I’ve always been a bit anachronistic. I’m a computer guy and run my own home server with a redundant RAID array to store my data, but my wrist watch and most of the clocks around the house are analog. My music collection is completely digitized and I carry it all around in an iPod, but I also have a collection of typewriters and mechanical switch keyboards. I am very interested in both space travel and dirigibles. I like fountain pens and I like high-end smart-phones. In general, I like both old and new . . . especially when the two meet.
As such, it would seem that I would be really interested in some sort of e-book device like the Amazon Kindle, Barnes & Noble Nook, or the new Apple iPad. I do a lot of reading today, and I have bookshelves full of novels, textbooks, reference books, and more. While I get my news from the Internet (as opposed to an old-fashioned newspaper), I still do my more serious reading from actual, physical, paper books. I have not jumped on the e-book bandwagon, and I doubt I will any time soon . . . though I would like to.
The reason is simple. To contrast, I switched to the digital music ecosystem very early and haven’t looked back. I buy most of my music online, and when I have to buy physical CDs (usually because a particular album isn’t available digitally) I immediately ‘rip’ the music into my computer and the CD goes into archives that I have never really needed. Instead of juggling many hundreds of CDs, I carry around one iPod. This is extremely convenient, and I’m totally on-board with it. But this system works for me, in large part, because my iPod and computer have all my music—including CDs I bought well before I had a computer with a big enough hard drive to hold them.
The Kindle, for example, is an excellent piece of technology . . . but how do I put my existing collection of books into it? Getting my CDs into my iPod was no problem when I got onto the digital bandwagon; getting my physical books into a Kindle, short of buying them all over again, is apparently impossible. As such, it would initially be worthless to me until I had built up a new collection from scratch; worse, that new collection would not be integrated in any way with my old one. I would have two collections of books: one physical, one electronic.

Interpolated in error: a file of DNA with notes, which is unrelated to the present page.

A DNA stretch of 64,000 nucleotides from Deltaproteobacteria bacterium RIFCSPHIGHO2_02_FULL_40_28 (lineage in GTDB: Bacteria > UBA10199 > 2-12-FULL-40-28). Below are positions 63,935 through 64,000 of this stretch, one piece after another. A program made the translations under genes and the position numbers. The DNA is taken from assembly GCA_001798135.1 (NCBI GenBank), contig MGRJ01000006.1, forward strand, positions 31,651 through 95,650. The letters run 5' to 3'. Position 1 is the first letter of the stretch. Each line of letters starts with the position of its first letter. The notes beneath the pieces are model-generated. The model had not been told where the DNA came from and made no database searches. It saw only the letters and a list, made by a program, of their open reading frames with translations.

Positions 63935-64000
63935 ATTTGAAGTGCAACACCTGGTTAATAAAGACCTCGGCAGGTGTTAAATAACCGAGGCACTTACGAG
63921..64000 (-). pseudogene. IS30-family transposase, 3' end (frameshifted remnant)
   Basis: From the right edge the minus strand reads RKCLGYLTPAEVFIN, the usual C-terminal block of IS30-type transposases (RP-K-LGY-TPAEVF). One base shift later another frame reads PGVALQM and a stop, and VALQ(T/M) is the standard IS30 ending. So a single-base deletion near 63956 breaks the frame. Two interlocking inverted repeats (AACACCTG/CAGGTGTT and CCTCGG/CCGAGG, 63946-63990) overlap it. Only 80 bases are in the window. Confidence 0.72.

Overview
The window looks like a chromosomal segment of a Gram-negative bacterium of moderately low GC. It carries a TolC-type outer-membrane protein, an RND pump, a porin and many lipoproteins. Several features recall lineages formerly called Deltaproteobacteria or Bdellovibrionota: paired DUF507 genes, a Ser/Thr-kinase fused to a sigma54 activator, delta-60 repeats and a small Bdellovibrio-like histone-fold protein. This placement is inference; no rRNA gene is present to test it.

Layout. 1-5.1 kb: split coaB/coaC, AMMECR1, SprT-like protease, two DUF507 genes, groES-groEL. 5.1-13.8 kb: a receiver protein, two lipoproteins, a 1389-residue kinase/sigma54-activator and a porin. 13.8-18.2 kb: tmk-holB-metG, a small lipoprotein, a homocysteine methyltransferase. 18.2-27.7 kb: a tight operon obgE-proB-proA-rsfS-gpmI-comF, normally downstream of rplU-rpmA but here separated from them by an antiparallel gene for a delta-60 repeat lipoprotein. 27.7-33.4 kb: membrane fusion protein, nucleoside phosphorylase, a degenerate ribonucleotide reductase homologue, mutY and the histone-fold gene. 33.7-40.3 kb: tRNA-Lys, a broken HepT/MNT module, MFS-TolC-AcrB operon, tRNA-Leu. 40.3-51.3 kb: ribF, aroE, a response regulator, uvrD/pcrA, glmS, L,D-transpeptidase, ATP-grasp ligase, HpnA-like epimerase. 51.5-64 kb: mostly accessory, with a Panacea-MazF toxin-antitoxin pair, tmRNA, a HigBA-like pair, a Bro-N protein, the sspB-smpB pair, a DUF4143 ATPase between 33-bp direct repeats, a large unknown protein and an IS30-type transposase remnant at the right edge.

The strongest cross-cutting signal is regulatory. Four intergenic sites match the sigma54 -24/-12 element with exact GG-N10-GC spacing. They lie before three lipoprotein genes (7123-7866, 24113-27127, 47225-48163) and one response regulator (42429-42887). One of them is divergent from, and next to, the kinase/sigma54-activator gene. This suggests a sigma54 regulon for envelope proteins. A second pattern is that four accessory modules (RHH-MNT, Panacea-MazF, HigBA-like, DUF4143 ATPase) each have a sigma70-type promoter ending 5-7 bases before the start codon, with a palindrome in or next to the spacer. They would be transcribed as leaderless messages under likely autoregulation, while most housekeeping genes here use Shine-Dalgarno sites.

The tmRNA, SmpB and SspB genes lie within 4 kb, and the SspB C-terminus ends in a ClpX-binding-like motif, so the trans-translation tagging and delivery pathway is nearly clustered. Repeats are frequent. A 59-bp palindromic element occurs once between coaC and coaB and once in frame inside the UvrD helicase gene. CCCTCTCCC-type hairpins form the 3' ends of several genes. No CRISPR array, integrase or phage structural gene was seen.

If that wasn’t enough of an annoyance, e-books in the Amazon store are priced way too high. Why would I buy a Kindle for $250 and then pay $9.99 for ‘Glory Road’ by Robert A. Heinlein when the same book sells as a $10.87 paperback? Given than the production cost of an e-book is $0, I think they can afford to sell e-books for at least 20 percent or 25 percent less than their dead-tree counterparts.
The iPod worked, in large part, because you didn’t start with a blank slate . . . you started with a lot of music you already owned, and then went on from there in the digital ecosystem. The iTunes store (and, later, the Amazon MP3 store) sealed the deal by making digital distribution of new music you wanted to buy much less expensive than buying CDs had been. It was a win-win. In both e-book parallels, it’s a lose-lose.
If Amazon wants me to buy a Kindle, or if Barnes & Noble wants me to buy a Nook, or if Apple wants me to buy an iPad, here’s what they need to do:
- Give me a way to migrate my book collection at no-cost or minimal-cost. Here are a couple ideas:
- Give the reader devices a built-in bar-code scanner. I could scan my physical books’ bar-codes and get an immediate download of the e-book version (perhaps with a small processing fee, which must be 10 percent or less of the ‘full’ e-book cost). I know, there’s a good chance of fraud with this approach—e.g., I could just go to the book store or library and start scanning things.
- Let me box up my physical books (or, at least, their cut-out UPC codes) and send them to the company in return for e-book versions of everything. Charge me for shipping and, again, 10 percent or less of the full e-book cost. Recycle the books (or UPC codes), of course.
- Don’t overcharge for e-books! Seriously! Paperback novels should be in the < $5 range. Any inclination I had to buy one of these devices is very, very quickly demolished by the fact that it wouldn’t be even slightly cost effective . . . in fact, I’d probably lose money on the deal.
- Lower the prices of the devices. I can eat $150 for a device of dubious value much easier than I can eat $250. At less than $100, I’d have bought one already.